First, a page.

Argument diagramming (sometimes called argument mapping) is the technique of visually representing the inferential pattern in an argument. While it isn’t as powerful a tool as logical symbolization, it works very well in philosophy classes that are geared towards non-majors and it complements the dialog-based approach very well. You can get a sense of what it’s all about by looking at Tim van Gelder’s very helpful online resource, Argument Mapping in Your Subject. If you get interested in this approach you will want to generate diagrams of your own for use in class. Thankfully there are some well developed software packages that can be used for this purpose. Of the many out there the one I recommend at present is Araucaria, brainchild of the Argumentation Research Group at the University of Dundee in Scotland. It is a solid, time-tested, cross-platform application developed specifically for the purpose of analyzing arguments. It’s hard to use on the fly though, so plan ahead. Typically I map my arguments before class so I can pull them up on a SmartBoard or give them to the students as handouts.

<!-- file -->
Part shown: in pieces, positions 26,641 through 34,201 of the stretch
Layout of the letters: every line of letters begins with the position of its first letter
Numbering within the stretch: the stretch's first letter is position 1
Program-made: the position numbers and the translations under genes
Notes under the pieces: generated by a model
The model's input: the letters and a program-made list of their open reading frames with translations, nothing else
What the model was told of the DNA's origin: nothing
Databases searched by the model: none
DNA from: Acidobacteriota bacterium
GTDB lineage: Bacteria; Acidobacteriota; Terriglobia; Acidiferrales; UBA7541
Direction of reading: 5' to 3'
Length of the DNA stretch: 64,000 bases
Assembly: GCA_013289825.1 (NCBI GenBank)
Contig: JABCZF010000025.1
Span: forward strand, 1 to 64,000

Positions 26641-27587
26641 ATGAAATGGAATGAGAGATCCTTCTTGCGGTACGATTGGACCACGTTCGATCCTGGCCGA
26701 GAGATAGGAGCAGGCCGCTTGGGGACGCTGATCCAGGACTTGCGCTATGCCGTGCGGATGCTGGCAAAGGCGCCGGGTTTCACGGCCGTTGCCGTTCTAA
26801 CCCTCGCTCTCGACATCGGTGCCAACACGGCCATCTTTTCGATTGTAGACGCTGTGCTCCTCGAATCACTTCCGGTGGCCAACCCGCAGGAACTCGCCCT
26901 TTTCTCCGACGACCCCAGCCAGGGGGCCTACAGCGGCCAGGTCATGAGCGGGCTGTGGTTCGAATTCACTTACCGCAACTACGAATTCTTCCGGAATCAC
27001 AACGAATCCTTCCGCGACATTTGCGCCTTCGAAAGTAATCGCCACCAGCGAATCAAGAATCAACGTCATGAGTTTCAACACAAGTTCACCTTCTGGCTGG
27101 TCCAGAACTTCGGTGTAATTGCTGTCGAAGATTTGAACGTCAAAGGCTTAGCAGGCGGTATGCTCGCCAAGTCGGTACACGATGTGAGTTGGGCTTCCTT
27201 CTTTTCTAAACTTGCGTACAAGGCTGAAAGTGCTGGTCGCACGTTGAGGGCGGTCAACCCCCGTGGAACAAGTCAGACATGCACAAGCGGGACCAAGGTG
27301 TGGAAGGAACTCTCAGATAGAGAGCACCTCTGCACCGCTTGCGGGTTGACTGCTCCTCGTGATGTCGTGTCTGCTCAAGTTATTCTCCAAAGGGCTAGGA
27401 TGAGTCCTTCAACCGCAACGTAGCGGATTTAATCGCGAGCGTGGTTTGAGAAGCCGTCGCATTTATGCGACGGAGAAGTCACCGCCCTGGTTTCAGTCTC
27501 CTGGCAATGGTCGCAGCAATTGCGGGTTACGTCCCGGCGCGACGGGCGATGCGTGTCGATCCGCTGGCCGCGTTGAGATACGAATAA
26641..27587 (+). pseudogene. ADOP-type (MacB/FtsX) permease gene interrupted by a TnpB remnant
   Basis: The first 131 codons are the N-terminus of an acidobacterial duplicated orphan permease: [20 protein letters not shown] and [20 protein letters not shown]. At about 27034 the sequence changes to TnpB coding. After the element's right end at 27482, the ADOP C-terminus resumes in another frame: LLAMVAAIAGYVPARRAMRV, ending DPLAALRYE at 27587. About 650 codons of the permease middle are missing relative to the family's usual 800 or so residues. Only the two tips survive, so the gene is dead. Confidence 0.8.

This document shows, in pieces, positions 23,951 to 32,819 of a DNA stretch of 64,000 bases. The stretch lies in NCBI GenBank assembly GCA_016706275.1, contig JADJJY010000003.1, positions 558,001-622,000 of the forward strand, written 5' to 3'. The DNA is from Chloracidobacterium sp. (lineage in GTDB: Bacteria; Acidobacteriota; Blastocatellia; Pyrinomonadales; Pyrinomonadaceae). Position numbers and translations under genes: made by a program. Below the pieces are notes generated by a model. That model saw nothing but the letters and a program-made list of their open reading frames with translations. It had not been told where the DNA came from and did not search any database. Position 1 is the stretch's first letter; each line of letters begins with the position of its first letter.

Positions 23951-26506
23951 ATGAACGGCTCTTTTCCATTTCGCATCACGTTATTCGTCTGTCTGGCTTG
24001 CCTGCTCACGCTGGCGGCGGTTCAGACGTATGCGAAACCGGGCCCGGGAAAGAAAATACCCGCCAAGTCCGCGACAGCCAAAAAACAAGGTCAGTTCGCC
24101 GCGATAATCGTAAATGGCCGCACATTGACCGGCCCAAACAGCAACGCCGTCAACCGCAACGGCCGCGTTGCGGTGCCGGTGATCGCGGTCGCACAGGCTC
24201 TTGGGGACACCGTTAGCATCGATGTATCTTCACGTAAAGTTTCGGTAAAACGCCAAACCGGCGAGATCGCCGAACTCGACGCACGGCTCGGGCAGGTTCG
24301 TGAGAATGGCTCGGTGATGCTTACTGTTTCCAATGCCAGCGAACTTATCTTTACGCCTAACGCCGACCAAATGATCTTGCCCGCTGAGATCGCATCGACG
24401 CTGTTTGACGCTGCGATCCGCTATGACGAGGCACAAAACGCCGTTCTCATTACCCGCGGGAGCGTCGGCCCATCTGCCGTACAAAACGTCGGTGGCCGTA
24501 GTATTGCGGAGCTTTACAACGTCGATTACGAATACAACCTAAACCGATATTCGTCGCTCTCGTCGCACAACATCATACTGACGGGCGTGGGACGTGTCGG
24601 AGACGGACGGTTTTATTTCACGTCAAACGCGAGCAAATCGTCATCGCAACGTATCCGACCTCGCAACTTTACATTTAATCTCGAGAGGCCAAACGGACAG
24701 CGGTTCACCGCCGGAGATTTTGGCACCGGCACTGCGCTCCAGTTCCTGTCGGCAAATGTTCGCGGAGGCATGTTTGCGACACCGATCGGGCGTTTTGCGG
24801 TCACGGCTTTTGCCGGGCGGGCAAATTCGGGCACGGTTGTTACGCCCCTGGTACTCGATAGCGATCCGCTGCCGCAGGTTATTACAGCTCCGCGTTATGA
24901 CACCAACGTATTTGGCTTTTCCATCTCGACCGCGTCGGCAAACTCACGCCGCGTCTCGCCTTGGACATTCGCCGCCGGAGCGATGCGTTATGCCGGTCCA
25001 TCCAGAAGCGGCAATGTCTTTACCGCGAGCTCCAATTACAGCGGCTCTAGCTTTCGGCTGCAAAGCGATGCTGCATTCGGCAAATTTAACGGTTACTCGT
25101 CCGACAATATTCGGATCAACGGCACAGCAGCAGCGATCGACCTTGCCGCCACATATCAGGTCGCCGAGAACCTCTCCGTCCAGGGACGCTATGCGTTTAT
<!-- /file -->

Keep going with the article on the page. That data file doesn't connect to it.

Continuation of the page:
Like anyone who teaches for a long time has, I’ve picked up or invented a number of other little tricks to help students along in the classroom, e.g. to guide them through readings and class discussion, prepare them for essay tests, aid their writing processes, etc.. This page is probably already long enough, though. If you have questions or want more resources regarding anything I’ve written here, or if you have tips, techniques, or tricks you’d like to share then please let me know! I’m always looking for ways to improve my teaching. Send them to swpatterson[at]gmx[dot]com.